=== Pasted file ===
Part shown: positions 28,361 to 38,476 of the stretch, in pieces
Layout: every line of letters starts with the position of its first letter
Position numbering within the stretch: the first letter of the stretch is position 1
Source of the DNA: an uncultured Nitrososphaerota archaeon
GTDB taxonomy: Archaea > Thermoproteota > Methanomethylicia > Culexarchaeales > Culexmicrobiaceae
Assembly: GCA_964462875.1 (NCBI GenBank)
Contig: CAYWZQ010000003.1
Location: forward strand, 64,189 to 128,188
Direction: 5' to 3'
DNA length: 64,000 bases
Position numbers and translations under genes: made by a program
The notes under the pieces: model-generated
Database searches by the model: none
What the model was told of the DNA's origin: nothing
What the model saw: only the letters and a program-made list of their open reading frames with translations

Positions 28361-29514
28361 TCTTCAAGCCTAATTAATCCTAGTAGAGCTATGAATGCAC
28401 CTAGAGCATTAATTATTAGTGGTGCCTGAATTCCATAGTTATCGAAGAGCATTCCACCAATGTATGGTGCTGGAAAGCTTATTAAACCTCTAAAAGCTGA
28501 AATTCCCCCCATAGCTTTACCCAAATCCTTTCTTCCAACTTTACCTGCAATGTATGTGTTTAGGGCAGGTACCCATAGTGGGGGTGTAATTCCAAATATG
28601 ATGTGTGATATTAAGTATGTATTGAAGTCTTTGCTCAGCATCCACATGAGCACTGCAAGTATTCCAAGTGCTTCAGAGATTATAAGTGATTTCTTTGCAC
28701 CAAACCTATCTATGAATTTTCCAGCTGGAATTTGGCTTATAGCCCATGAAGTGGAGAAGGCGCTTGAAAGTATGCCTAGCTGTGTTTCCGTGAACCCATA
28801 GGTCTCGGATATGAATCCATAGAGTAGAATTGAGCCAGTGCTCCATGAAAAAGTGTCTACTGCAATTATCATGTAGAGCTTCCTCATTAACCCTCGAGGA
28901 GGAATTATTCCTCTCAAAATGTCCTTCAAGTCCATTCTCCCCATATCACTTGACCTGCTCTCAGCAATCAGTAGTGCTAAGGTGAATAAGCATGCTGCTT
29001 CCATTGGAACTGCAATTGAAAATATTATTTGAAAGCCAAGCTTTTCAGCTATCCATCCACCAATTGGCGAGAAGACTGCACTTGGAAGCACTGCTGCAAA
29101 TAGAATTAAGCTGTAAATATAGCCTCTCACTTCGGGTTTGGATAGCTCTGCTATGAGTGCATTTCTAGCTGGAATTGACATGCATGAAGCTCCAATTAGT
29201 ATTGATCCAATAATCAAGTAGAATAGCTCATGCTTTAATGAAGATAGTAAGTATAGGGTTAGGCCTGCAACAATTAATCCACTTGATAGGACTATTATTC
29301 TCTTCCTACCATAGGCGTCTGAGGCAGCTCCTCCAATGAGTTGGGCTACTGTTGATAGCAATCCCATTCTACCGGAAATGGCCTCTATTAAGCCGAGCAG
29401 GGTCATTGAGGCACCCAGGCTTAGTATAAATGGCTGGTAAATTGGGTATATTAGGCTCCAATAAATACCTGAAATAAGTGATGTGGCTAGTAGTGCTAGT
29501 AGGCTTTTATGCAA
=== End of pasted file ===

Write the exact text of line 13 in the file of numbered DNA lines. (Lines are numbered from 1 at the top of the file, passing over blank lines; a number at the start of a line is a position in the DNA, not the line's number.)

Database searches by the model: none